The Structure of the Earth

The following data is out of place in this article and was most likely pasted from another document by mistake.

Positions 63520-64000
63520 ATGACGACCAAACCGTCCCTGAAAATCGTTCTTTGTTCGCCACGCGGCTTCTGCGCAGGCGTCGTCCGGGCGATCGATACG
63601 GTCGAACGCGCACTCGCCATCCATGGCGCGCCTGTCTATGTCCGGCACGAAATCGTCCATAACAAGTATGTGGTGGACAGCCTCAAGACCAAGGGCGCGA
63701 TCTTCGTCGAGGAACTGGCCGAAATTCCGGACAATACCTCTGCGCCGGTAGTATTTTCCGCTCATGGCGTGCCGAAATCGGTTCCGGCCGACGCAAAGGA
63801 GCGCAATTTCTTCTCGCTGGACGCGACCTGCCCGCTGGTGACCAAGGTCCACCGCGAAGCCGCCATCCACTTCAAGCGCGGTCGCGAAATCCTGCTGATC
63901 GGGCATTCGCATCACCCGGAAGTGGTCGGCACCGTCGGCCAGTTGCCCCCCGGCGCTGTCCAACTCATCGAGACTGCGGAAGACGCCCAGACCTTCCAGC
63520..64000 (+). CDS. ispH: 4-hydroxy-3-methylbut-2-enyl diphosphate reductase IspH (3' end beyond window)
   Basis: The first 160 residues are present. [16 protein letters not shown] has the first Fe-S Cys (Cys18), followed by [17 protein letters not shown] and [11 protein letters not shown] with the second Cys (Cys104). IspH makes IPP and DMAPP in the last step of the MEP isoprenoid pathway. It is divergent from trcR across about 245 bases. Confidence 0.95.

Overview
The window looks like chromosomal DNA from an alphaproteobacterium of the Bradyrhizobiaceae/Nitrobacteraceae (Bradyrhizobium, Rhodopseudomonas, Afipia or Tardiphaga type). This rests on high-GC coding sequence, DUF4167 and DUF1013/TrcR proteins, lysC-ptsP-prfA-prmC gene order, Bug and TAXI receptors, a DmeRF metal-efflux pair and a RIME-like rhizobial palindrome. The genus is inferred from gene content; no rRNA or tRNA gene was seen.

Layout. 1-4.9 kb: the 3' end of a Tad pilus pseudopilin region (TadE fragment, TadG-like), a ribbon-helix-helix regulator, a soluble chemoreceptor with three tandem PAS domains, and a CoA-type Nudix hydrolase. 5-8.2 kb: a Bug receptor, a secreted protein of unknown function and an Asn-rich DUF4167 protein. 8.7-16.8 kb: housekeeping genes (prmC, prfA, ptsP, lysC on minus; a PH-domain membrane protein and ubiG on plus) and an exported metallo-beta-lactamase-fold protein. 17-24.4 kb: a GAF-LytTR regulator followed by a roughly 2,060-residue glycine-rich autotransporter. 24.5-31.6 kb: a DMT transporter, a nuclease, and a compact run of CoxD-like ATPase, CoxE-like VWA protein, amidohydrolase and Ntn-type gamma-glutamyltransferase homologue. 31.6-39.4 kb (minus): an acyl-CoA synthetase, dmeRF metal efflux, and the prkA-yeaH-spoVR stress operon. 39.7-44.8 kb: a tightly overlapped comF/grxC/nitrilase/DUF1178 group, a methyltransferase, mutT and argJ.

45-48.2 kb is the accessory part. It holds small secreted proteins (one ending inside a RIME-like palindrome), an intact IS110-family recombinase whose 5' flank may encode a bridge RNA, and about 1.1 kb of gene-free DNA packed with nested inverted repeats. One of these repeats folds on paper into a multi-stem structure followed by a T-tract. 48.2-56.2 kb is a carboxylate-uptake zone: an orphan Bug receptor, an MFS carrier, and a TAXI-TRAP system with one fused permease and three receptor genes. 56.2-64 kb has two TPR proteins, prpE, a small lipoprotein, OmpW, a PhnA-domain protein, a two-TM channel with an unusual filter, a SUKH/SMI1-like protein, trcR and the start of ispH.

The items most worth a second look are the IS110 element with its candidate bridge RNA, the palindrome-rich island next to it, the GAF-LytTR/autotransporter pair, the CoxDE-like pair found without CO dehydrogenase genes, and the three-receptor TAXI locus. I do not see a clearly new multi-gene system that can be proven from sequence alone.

By analyzing seismic refraction and seismic reflection data from all over the world, geophysicists have identified boundaries that separate three concentric parts of the earth: the crust, mantle, and core. The crust—5 to 50 kilometers (3−30 miles) thick—is essentially the thin, hardened skin of what was once the earth's molten exterior surface. Underlying the crust is the mantle—2,900 kilometers (1,740 miles) thick—a thick zone of much hotter, partially plastic rock. The mantle surrounds the inner and outer core—about 7,000 kilometers (4,200 miles) combined in diameter—the innermost zone of the planet.